Were feathered dinosaurs found in Canada?
“If we were in China, we’d call these feathers,” said curator François Therrien, as he examined some Canadian dinosaurs from Alberta’s Royal Tyrrell Museum of Paleontology. “It became the running joke.”7 The three ostrich-like ornithomimids had been found in Upper Cretaceous deposits of Alberta, Canada. Finally the idea took flight, leading to a full-fledged publication in Science. Hailed as the first feathered dinosaurs outside China8 and Germany,9 adult ornithomimids are said to have sported long feathered wings. But what did Darla Zelenitsky, François Therrien, and their colleagues really find?
In addition to “filamentous feathers”—0.5 mm (less than 2/100 of an inch) wide and 15-50 mm (about ½ to 2 inches) long—the team found, not feathers, but “linear markings on the surfaces of the ulna and radius”10 of one adult’s forelimb. The little marks, 1.5 mm (less than 6/100 of an inch) wide, measured up to 6.5 mm (about ¼ inch) long.10 The team reports their distribution was consistent with what they would expect if the insertions of feathers on a bird’s bones fossilized.10 “We don't know how long the shafted feathers were on the adult ‘wings,’” Therrien said. “But, based on the size of the markings, we think the ‘wing feathers’ would have been much longer than the filamentous feathers.”
Ornithomimus means “bird mimic.”10 “They superficially resembled ostriches, with a toothless beak, large eyes, long legs, long tail, and now we know they had feathers,” Zelenitsky says, “but these animals were not closely related to ostriches.” The turkey-sized juvenile was about 5 feet long. The two ostrich-sized adults, about 12 feet long, are thought to have been too big to fly.
The juvenile, with only filaments, could not have flown from predators. So if ornithomimids really had feathers, researchers want to know what they used them for. What selective advantage could feathers have provided? “The fact that wing-like forelimbs developed in more mature individuals suggests they were used only later in life,” Therrien says, “perhaps associated with reproductive behaviors like display or egg brooding.”12
Maniraptorans are very loosely defined as birds and “all dinosaurs closer to birds than to ornithomimids.”14 They are the “theropod dinosaurs that many paleontologists believe birds were derived from some 150 or so million years ago.”14 Ornithomimids are believed to have branched off of the dinosaur family tree just before maniraptorans. Genuine feathers on a Cretaceous ornithomimid would suggest that feathers (and wings to hold them) evolved earlier than previously thought. Therefore, Zelenitsky says, “What these specimens do is they fill a significant gap in the record of fossil feathers in the dinosaurs that are linked to birds. These specimens show the earliest occurrence of wings in this group of dinosaurs leading to birds.”7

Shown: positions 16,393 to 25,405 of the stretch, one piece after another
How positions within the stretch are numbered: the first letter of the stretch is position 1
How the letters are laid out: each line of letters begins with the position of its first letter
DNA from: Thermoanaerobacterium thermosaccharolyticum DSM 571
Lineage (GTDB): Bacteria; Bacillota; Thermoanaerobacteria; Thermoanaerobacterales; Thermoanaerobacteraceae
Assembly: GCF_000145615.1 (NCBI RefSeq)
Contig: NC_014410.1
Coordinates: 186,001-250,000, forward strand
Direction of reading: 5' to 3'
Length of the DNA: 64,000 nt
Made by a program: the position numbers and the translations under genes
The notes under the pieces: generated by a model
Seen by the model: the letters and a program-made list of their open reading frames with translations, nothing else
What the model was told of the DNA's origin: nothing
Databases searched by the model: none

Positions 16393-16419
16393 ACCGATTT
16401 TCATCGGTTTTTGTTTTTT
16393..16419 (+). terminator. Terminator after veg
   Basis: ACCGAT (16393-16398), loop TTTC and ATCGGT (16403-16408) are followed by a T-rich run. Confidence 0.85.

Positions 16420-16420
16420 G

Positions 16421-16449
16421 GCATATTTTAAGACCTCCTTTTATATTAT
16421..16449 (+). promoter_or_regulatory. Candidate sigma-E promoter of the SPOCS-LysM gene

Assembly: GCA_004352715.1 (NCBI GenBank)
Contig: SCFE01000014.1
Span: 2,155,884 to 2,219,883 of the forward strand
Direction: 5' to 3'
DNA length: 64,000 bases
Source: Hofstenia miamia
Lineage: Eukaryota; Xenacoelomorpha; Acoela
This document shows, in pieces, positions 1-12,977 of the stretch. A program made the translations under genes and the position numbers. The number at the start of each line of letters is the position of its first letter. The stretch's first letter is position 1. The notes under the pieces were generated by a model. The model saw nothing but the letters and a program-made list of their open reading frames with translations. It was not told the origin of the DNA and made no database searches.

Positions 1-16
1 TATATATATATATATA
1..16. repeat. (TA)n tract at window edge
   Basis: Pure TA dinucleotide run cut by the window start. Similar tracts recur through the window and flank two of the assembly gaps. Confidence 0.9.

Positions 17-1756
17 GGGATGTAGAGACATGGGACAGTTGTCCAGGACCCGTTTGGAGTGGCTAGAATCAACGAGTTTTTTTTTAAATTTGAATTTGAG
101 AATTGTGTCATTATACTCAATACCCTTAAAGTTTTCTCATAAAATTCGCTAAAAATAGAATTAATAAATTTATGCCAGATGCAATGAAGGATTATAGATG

Their artistic reconstruction notwithstanding, the team did not actually find real feathers. They found neither barbs nor central shafts (rachis). And the forelimb is only called “winglike” because of its presumptive (but missing) long feathers. Evolutionists online, debating the researchers’ interpretation of the bone marks as evidence “that adults had long wing feathers while juveniles didn’t,”15 have suggested the lack of barbs, while consistent with supposed early feather evolutionary stages, is inconsistent with pennaceous feathers.16 One (The Theropod Database) plainly calls “their oft-copied figure 4A/B [reproduced above] of the little unwinged individual and adult with ostrich-like wings possibly misleading.”15
So-called “filamentous feathers” (aka “dinofuzz”) are fossilized filaments lacking the normal anatomical features of feathers. Evolutionists, in their zeal to demonstrate that birds evolved from dinosaurs and that the amazingly complex modern feather evolved as a series of stepwise innovations, have defined these “filaments” as “feathers” or “protofeathers” and decided they must represent steps of the evolutionary process. Furthermore, they have to presume a function for these primordial structures that would give their owners a survival advantage so they could keep evolving.
So could the marks have been insertion points for real feathers? A more important question would be, were these ornithomimids only “bird mimics” (just dinosaurs), or were they really birds? The defining characteristics of the various categories are established to support the evolutionary beliefs about bird evolution. Calling a bird a dinosaur doesn’t make it one. Some “maniraptorans” had modern feathers and were really just birds, like the Microraptor we discussed last week17 and very likely at least some specimens commonly grouped with Oviraptors.13 As the “Theropod Database” writer notes, “the seemingly solid position of ornithomimosaurs outside Oviraptorosauria+Paraves isn't quite as definite as it seems. It's just that basically all recent coelurosaur matrices inherit the character bias and miscodings” of the classification schemes, adding, “So no surprise their topologies are all similar.”15 In other words, the manmade classification system and definitions create the relationships. Even the evolution-activist group National Center for Science Education admits that some so-called feathered dinosaurs, “In the cold light of day . . . seem most likely to be birds.”18